The Ghana Cocoa Board (COCOBOD) will distribute some 100,000 pieces of dual-purpose motorized slashers and pruners to cocoa farmers across the cocoa regions of the country for use on their farms.
The introduction of the equipment is in recognition of the urgent need to rapidly phase out the labour-intensive use of machetes and hoes for weeding and pruning on cocoa farms, says the Chief Executive of COCOBOD, Joseph Boahen Aidoo.
He added that the drudgery of the use of the labour-intensive manual tools discourages the youth from joining the cocoa farming business and such a situation bodes bad news for the sustainability of the country’s cocoa sector, hence, COCOBOD’s action to promptly resolve the situation.
Hon. Aidoo was speaking at today’s event held at Nkawie, in the Ashanti Region, to officially launch the motorised pruners and slashers. He said the distribution of the equipment will start immediately.
The dual-purposed Sharp Power 4T Motorised pruners and slashers will be distributed through recognized cocoa farmer cooperatives, who will then have collective ownership of the equipment, which can then be accessed by their member farmers to carry out pruning and weeding activities on their farms.
Also, at today’s launch was the Minister of State for Agriculture, Dr Nurah Gyiele, who as well acknowledged that “the era of machetes is getting over.”
He further recognized that gradually the cocoa sector is witnessing mechanized farming. “Mechanized farming”, he said, “have long been associated with large-scale commercial farmers. Today, COCOBOD is showing that the smallholder cocoa farmer can mechanized farm operations, as well”.
The introduction of this equipment for use by farmers will complement COCOBOD’s own mass pruning exercise. The equipment will aid in carrying out pruning with and at a much faster pace than presently. The clearing of a hectare of land, for instance, which can take a farmer using a hoe or machete several days to complete, will take an average of 2 hours when using a motorized slasher.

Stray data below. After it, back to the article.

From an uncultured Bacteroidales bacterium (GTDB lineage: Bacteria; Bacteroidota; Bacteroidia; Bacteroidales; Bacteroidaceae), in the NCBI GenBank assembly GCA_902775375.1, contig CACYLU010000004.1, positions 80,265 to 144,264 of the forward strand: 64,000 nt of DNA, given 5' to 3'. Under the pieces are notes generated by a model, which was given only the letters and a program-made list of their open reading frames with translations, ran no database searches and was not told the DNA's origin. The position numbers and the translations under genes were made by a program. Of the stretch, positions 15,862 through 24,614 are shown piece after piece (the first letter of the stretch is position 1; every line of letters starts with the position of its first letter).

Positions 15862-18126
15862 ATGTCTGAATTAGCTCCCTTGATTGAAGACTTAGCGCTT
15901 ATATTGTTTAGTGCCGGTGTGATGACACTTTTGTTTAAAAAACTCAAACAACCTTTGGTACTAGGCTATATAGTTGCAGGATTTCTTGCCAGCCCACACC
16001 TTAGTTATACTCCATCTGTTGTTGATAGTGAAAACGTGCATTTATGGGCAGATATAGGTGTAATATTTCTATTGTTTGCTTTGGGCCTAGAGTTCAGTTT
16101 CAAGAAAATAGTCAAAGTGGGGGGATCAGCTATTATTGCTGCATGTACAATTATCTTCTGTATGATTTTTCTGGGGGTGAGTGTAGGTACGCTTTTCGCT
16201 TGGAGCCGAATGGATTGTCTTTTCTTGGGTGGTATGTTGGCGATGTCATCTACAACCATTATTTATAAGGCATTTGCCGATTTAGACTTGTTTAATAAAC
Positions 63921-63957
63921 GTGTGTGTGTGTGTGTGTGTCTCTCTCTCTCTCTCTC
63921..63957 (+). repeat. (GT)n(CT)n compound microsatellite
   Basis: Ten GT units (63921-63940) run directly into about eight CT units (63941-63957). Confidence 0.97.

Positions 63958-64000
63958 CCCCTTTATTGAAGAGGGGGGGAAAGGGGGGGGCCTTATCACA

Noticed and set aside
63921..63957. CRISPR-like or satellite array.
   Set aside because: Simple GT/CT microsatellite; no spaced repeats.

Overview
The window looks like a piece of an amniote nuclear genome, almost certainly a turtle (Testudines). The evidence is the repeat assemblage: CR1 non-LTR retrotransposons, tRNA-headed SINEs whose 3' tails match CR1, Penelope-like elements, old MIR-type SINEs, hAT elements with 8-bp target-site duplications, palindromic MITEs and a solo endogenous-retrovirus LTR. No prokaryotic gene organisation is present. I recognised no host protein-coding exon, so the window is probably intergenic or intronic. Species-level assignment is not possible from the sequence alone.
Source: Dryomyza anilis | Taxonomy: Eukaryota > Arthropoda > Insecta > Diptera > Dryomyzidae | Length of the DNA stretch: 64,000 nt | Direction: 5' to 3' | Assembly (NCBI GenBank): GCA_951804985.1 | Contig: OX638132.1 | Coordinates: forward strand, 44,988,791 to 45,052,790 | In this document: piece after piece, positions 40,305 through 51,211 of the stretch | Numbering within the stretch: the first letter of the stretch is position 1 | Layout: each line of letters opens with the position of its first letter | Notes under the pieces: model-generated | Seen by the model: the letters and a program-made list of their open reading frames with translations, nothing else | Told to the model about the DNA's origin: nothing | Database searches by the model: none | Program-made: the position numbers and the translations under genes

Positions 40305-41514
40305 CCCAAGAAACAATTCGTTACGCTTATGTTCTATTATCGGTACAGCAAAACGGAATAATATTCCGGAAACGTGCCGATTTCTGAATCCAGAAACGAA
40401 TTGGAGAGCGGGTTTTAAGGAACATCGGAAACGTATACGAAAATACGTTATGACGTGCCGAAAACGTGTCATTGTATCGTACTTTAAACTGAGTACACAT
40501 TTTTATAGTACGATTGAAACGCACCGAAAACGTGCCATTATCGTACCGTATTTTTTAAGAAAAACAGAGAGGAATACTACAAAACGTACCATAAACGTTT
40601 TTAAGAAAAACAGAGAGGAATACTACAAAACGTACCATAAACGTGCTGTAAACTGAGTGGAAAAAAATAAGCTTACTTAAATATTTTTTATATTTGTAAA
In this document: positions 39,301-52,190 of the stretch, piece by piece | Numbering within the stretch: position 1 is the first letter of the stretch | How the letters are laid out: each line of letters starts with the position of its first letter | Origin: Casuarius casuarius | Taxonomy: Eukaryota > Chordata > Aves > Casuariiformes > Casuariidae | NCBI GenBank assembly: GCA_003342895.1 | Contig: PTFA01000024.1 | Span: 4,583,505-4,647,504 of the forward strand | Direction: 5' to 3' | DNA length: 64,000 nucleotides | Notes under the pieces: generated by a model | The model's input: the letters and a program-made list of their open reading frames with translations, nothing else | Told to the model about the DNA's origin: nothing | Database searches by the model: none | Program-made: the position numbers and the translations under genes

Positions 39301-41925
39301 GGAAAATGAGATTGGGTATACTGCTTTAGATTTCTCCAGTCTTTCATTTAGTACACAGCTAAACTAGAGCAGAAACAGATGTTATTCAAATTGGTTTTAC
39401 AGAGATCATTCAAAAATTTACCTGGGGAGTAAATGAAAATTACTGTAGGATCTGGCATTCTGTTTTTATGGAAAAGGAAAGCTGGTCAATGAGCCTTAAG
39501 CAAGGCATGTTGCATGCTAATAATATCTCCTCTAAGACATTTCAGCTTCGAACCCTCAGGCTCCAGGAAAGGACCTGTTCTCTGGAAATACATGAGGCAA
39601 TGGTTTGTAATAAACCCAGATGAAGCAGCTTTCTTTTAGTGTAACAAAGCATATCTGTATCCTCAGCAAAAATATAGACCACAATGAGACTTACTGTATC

Given this very high level of efficiency with which the motorised equipment operate, one is able to satisfactorily serve the weeding and pruning needs of several farmers each season, hence, it is needless for each farmer to acquire one.
The collective ownership of the equipment by the farmer cooperatives, also means that one farmer does not have to singularly bear the cost of the equipment. Each cooperative will pay for its highly subsidized equipment over a two-year flexible payment plan.
Ahead of today’s launch, COCOBOD has already organised training workshops for hundreds of its extension officers, who will, in turn, be training cocoa farmers as part of their regular extension services duties, on the safe and proper use of the equipment and on how to maintain them for lasting use.(Ghana web)